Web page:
Now, whenever someone says that kind of thing, you can’t help but pay attention, no matter how determined you thought you were. ‘She’s ready for you…’ Which ‘she’ exactly? The One? Hahahahaha. Been there, still alive, kind of. Well — been there as in ‘passed through briefly and couldn’t stand the intensity.’ Couldn’t stand the love. Kali? Maybe. It usually is. The dark goddess, the black widow in the yew tree? There’s your soul Jack — on the fire. Who’s the Daddy now? Wahaha. Great. My mother? She’d never forgiven me for killing the reverend, though I’d tried to explain about the mushrooms and the aliens a hundred times. My grandmother? The one with the beard and the hobnail boots and the jar of spores that I ate when I was 5. She was gone, gone, gone beyond, over the hills and far away. Far gone and out. Really far. She? Ready for what? Lunch? Children? Hopscotch? Kali hopscotch? Grandma children? Black widow lunch party? None of it looked good. That’s perspective for you. People are strange, when you’re a stranger, but ghosts and angels are even worse, Jim. Didn’t tell us that, did you, you fat drunken demi-shaman.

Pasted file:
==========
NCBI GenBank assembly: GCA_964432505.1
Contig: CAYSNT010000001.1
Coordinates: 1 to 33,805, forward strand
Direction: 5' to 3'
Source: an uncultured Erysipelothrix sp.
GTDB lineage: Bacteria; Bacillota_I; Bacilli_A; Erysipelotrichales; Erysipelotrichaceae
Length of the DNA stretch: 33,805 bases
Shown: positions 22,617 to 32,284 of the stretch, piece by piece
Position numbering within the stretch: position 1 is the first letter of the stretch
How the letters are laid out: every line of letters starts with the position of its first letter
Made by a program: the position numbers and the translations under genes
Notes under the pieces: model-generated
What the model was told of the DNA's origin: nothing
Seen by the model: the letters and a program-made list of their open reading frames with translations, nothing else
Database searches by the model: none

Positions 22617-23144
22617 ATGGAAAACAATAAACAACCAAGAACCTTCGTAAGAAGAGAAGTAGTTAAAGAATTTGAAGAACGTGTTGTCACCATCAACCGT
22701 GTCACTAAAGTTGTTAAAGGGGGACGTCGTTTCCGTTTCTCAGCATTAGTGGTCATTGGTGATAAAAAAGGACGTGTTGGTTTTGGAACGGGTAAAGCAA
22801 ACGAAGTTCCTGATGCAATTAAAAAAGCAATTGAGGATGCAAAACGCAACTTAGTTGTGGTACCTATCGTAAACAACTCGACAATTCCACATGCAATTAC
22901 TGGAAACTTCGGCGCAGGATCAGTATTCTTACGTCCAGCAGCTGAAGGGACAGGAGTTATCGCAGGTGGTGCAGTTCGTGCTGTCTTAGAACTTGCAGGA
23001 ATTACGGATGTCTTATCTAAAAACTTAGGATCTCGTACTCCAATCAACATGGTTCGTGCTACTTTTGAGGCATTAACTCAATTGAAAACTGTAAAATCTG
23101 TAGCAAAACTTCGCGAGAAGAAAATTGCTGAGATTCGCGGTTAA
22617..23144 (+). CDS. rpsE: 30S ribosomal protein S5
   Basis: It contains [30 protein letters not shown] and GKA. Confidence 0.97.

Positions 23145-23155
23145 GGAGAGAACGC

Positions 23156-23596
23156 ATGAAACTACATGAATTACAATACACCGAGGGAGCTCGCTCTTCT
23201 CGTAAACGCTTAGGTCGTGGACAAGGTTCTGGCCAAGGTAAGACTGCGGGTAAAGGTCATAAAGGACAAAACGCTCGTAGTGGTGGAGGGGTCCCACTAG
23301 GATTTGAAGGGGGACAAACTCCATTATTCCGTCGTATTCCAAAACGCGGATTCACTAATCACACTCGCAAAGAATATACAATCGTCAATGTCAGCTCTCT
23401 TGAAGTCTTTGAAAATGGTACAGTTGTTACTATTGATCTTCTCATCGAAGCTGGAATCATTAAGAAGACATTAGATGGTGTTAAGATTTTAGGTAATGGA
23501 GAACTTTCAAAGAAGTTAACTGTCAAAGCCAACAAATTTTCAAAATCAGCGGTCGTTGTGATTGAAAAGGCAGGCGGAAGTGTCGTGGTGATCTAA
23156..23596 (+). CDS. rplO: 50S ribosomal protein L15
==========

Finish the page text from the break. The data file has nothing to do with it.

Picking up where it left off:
• she? Which she, Sri? I asked. I don’t see the ‘she’ you’re shpeaking of, Sri… So sorry… Sri sells sea-shells, on the seashore, for sure, for sure… He shook his head and rolled his eyes. This seems to happen a lot.
  • Christ, Jack. You’re unbelievable. ‘Which she?’ You’re a cocksucker. You should be in Peru opening the portal by now — what are you doing here?
  • Laying low, I said. Getting some R&R, you know. Cocksucker?
  • R&R? Asks Sri. Reincarnation and renunciation? Sri doesn’t really get R&R the way I like it. Or pretends not to. He’s a tricky bastard, but then dead gurus usually are.
  • What about you? I say. Shouldn’t you have reincarnated by now? Eh? Shouldn’t some little baby be attaining states of meditative awareness previously unknown and asking for his special bell or something? Why are you still here?